Sexual violence is a serious public health, mental health, social, and public safety problem in the United States. Research and evidence-based practice reveals sexually-based violence affects individuals throughout their lifetimes and remains a profoundly under-reported, and often misunderstood, violent victimization.1
In the United States:
About 1 in 3 women and nearly 1 in 6 men experience some form of contact sexual violence during their lifetime.
Nearly 23 million women and 1.7 million men have been the victims of completed or attempted rape at some point in their life.
In the U.S., more than 27% of women and 11% of men have experienced contact sexual violence, physical violence, and/or stalking by an intimate partner in their lifetime and experienced intimate partner violence related impact.2
Out of every 100 rapes, only 32 are reported to law enforcement. Of those reported, 7 lead to an arrest, 3 are referred for prosecution and only 2 offenders will spend time incarcerated as a result.3
The Georgia Criminal Justice Coordinating Council began the Georgia Sexual Assault Response Team (SART) Project in 2015. Our ultimate – and admittedly ambitious – goal is to create a unified, consistent, comprehensive, and compassionate approach in how we, as Georgia’s criminal justice professionals, respond to crimes of sexual violence in our communities.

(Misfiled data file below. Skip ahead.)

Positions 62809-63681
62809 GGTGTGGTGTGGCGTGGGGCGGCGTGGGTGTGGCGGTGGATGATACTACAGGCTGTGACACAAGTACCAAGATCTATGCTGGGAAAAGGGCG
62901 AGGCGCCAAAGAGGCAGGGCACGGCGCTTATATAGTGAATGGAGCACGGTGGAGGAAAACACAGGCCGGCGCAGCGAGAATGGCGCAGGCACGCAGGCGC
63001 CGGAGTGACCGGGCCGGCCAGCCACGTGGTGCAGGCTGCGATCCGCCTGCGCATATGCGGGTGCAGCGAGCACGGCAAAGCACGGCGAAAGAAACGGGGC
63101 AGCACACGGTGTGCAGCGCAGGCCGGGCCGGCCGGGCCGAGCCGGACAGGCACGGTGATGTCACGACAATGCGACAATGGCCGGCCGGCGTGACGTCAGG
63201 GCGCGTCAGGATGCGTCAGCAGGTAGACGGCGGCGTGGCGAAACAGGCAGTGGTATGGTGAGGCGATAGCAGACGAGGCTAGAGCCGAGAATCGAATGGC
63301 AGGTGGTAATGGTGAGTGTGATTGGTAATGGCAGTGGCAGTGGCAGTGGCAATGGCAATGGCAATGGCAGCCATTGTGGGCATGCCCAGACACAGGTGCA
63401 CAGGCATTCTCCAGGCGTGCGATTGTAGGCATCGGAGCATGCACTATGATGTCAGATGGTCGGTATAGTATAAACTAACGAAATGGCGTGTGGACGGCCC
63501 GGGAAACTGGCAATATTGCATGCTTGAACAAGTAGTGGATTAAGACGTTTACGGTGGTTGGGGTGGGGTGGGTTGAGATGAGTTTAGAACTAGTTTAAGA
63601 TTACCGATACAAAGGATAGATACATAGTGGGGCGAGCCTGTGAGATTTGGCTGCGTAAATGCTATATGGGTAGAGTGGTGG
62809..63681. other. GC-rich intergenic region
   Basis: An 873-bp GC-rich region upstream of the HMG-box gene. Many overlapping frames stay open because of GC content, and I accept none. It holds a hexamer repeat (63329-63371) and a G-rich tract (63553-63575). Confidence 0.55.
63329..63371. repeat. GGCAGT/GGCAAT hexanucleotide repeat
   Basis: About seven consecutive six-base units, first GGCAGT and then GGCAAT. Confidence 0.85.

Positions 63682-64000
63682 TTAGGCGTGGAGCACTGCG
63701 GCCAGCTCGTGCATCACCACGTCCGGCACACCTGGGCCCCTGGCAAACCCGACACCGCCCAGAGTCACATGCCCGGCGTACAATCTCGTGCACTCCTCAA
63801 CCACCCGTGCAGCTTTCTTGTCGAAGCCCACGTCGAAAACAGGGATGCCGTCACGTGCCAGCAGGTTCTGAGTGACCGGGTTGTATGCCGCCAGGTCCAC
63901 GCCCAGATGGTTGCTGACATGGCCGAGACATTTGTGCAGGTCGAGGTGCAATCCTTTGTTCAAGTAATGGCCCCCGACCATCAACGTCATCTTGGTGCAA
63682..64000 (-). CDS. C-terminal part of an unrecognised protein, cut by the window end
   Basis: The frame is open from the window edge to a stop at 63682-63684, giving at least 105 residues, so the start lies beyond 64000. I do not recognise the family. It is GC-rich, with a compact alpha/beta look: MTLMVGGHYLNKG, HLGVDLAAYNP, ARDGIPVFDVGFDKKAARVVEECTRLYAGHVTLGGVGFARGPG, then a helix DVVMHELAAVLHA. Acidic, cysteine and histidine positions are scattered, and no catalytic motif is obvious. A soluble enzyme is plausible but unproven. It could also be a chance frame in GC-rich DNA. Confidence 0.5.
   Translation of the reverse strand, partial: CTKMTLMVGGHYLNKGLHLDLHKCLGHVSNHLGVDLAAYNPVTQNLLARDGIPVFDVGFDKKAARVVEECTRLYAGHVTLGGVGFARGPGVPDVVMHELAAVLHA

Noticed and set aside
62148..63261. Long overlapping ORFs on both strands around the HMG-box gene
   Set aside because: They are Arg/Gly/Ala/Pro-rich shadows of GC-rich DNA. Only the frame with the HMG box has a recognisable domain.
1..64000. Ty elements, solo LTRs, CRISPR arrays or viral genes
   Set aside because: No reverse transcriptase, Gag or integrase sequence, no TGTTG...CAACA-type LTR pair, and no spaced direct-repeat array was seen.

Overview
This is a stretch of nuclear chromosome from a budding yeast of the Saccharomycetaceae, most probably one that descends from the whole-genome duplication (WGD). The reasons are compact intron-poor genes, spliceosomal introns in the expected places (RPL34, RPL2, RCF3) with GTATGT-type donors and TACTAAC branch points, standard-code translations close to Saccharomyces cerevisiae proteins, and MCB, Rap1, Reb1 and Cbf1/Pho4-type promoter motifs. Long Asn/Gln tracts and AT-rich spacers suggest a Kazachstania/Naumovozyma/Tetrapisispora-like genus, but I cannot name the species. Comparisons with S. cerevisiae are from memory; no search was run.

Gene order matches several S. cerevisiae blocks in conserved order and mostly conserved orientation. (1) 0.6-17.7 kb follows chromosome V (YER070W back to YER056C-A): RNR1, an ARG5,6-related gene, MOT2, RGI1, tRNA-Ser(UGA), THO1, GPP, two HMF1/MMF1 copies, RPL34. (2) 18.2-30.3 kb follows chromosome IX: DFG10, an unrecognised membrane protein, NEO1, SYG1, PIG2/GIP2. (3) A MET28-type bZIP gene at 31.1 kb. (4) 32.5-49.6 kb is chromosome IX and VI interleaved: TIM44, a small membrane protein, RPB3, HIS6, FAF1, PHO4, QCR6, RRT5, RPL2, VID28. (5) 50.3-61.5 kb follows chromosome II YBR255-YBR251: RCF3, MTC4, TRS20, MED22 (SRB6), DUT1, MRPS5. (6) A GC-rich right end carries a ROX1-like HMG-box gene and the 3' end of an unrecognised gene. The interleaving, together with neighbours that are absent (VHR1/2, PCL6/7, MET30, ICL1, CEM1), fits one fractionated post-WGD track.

This website, the SART Guide and the State Expert Committee are initiatives from the project. We invite and encourage all professionals throughout the state who respond to instances of sexual violence to utilize the information and resources provided here to analyze and improve upon their response to sexual assault. Together, we can increase the collaboration and effectiveness of sexual assault responses, while decreasing the trauma experienced by survivors.